Vietnam veterans and alumni return to Tam
When Donald Smith, a Tam alumnus and former varsity softball coach, arrived in Vietnam to begin his duties as a soldier, showers of enemy rockets confronted him. As soon as the plane had landed, Smith was running for his life towards the safety of the base he had just seen for the first time.
During the week of May 17, three Vietnam War veterans, Kate O’Hara, Ernie Bergman, and Donald Smith gave presentations to Tamalpais High US History classes. Although each veteran had a different war experience, both teachers and students found their stories very informative.
“[The presentations] make history come alive and are really relevant,” said U.S. History teacher Laura Garrett. “These are living, breathing, tangible people who aren’t just stories out of textbooks, and I think that’s the most valuable thing.”
Ernie Bergman attended Tam High, played on the football team, and graduated in 1966. Shortly after graduation he chose to enlist in the U.S. Navy rather than attend college. Bergman wanted students to understand that the Hollywood portrayal of war is nothing like actual war. One of Bergman’s duties in the Navy was to ferry soldiers to and from war zones. His ships would bring a group of men somewhere, drop them off, and then return at a later date to pick them up. Sometimes, during these missions, the Vietcong, Southern Vietnamese guerilla soldiers, would hide in the bushes and shoot at the ships when they got close to land. While in Vietnam, Bergman never once fired a weapon.
Kate O’Hara served as a nurse in Vietnam. At the time, she was working in a Veterans Affairs hospital. She saw the war on the news and decided that she wanted to volunteer in Vietnam as a nurse. Although she was only a medic, O’Hara was in as much immediate danger as Bergman and Smith. O’Hara described the hospitals she worked in, which were portable and practically rocket proof. They were designed so that if the exterior was to be hit by a rocket, the impact inside the building would be minimal and the people would be relatively safe. One of the most difficult parts of the job for O’Hara was providing medical care for the Vietcong. The hospitals were required to take in all patients, not just U.S. soldiers, so quite often she had to care for the guerilla soldiers who were responsible for injuring and killing her fellow Americans.
“To hear from [O’Hara], it was a new experience because when people talk about Vietnam I don’t think about the women, and they saw as much if not more than the men on the front lines,” said junior Mark Hill.
Smith graduated with Bergman in 1966 but unlike Bergman, Smith did not enlist in the army; he was drafted. During the presentation, he described the methods he used to keep himself and his fellow soldiers alive. One technique was to send a few men out to the edge of the base twice a night. There, they would shoot into the dark for two minutes, just in case there was anyone who might be trying to carry out an ambush.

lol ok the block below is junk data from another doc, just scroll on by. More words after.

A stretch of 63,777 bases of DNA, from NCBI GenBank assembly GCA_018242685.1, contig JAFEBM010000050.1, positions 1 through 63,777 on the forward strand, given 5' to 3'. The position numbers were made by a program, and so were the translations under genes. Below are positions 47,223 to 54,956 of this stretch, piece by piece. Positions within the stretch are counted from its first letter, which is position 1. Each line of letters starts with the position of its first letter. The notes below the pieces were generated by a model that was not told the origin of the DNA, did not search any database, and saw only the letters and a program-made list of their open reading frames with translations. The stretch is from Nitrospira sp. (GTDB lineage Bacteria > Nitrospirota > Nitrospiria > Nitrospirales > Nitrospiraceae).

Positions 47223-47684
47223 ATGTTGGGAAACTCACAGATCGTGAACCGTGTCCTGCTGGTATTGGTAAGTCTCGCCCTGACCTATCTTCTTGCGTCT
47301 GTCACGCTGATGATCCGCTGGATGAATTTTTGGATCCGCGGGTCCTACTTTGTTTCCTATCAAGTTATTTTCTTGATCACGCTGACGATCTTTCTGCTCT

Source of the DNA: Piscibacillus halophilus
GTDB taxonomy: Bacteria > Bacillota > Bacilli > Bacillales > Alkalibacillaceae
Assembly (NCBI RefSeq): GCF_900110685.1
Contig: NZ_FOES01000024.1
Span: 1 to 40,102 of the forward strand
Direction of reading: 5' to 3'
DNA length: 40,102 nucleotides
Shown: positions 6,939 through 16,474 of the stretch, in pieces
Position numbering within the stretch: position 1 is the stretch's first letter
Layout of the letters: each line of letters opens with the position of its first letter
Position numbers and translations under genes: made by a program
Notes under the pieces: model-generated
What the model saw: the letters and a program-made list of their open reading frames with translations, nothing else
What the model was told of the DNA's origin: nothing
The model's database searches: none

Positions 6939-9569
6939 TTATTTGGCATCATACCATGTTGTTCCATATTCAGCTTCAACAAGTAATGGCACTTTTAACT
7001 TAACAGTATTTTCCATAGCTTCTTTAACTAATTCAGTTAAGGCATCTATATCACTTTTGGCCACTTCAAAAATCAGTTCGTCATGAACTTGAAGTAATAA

One lesson Smith shared with students was that no matter how good of a soldier someone is, they still need luck to survive. Smith’s life was saved by luck twice while he was recovering from injuries he received during an ambush in which his back and leg were punctured by shrapnel. Although Smith still lacked the use of his leg, he was outside with a group of people but excused himself to use the restroom. As he was leaving, an enemy rocket landed right where Smith had been sitting. Several more rockets fell into the group and Smith began to run away, ripping his stitches and allowing his leg wound to reopen. After a few seconds, his military training and instinct to fight took over and he ran back to try and help whoever he could. As he was going back another rocket landed where he had been standing during the first explosion. Smith’s stories of battle were well received by the students.
“I thought that [Smith] was explicit and entertaining but at the same time he was direct and got the point across that war is bad,” said Hill. “Anyone who has been to war can’t be in favor of war.”
For the past decade, it has been a tradition for several Vietnam Veterans to come and speak to U.S. History classes. Laura Garrett has been a part of arranging the speakers since she was a student teacher in 2004.
Garrett said, “It seemed like a great resource for the students to be able to ask questions and I have continued it along with the other U.S. History teachers every year since then.”
All of the U.S. History teachers work together with the Marin chapter of Vietnam Veterans of America to arrange the presentations. However, each year there is a new person at the chapter working with the school, so the speakers vary.
“Each year it’s run by a different person so each year we get different speakers, which is sort of nice particularly so the teachers can listen to different stories,” Garrett said. The Vietnam presentations are much more candid than a typical lecture would be.
“We haven’t really tried to restrict what has been presented in the past,” said Garrett. “We haven’t had much of a need for that. They usually start the presentations by telling students that they can ask any question they want and that usually opens up a pretty lively and also very open discussion.”
Written by Racine Cemak. This article originally appeared in the June 2010 issue.